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Financial institutions can use coin counting machines to enhance customer service

Financial institutions can use coin counting machines to enhance customer service

Financial institutions can implement self-service coin counters in their lobbies to boost the experience for their customers. These machines offer added convenience to banking customers and credit union members, which can improve overall satisfaction levels with financial institutions.

Citing data from, Jim Weaks wrote that approximately 80 percent of people save spare change and redeem it for cash at their banks or credit unions. However, exchanging loose change can be time-consuming for individuals because they need to sort, count and wrap coins themselves. Smart financial institutions are competitively serving customers and members by offering coin counting machines.

Banks and credit unions need solutions to increase branch traffic
Eighty percent of customer interactions with their financial institutions occur through self-service channels like online banking, according to Forbes, citing statistics from Wells Fargo. This may seem problematic to banks and credit unions, but a majority have visited a physical branch within the past six months.

However, these numbers are more complex than they immediately appear. Even though banking customers and credit union members want self-service omnichannel offerings, branches still play a role in the experience. Individuals visit branches to seek financial advice and apply for mortgages or other loans, and they want to have face-to-face interactions with other people when they do. Implementing an additional services, like a self-service coin counter, gives financial institutions another way to enhance customer or member experiences.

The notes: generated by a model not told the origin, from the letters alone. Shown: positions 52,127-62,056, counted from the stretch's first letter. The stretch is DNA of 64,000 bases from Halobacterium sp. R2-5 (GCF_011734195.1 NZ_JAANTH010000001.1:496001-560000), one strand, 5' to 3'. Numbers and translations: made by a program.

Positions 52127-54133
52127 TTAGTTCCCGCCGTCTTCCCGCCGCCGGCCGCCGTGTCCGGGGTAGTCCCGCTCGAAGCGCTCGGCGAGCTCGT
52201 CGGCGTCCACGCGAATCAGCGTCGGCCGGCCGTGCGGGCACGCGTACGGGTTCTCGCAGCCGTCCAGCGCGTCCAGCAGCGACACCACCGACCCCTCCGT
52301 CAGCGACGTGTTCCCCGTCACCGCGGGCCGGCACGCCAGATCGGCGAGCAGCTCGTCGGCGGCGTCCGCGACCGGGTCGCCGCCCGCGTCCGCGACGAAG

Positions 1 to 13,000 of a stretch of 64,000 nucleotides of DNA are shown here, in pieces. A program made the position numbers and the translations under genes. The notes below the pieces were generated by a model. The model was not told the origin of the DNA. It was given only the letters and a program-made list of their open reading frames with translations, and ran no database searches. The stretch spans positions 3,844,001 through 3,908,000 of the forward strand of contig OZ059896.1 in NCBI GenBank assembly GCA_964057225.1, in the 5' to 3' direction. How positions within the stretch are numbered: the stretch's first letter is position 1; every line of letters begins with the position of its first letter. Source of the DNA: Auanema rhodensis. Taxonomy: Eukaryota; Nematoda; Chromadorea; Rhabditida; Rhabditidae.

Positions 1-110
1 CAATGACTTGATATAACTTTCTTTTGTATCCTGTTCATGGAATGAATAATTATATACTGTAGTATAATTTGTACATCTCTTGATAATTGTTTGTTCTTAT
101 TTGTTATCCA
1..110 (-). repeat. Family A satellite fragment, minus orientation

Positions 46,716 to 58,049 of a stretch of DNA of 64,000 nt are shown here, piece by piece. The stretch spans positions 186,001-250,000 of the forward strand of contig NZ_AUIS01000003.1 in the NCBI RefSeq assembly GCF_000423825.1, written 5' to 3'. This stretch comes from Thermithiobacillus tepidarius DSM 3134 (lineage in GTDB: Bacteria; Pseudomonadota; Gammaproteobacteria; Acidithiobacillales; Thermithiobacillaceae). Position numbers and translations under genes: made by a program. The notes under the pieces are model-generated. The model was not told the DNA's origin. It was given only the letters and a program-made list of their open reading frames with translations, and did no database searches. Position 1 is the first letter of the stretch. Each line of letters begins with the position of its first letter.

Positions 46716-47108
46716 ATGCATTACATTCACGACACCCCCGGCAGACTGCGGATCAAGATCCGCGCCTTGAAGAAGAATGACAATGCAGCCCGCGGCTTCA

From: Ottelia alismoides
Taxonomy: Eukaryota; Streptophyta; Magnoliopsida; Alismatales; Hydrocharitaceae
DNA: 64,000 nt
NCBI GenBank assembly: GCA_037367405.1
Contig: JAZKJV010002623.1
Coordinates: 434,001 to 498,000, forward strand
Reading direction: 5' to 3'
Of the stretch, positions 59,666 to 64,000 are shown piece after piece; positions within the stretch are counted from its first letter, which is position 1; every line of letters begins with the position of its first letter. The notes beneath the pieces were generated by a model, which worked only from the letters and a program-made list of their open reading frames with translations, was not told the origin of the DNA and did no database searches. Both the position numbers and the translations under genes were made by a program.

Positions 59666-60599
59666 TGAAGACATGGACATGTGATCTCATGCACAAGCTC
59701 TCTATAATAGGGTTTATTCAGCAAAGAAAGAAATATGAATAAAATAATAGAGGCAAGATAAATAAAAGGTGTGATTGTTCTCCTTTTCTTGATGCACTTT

How financial institutions and individuals can benefit from coin counting machines
According to, 64 percent of the people who save loose change want to redeem it at their financial institutions so they can immediately deposit the funds into their accounts or receive cash. Additionally, 90 percent of credit union members would redeem their coins at their local credit union branches if a self-service machine was available. Financial institutions that implement coin counters could increase traffic. 

While banks and credit unions may not have the funds to invest in the purchase of a self-service coin counter, there are multiple options these organizations can consider, Weaks stated. Financial institutions can rent or lease these machines, which allows them to raise profitability. Because customers and members want this service, ownership can have a high return on investment. 

As banks and credit unions search for new ways to maintain or increase branch traffic, self-service coin counters offer a new convenience for customers and members, which is beneficial for long-term profitability. 

June 2, 2014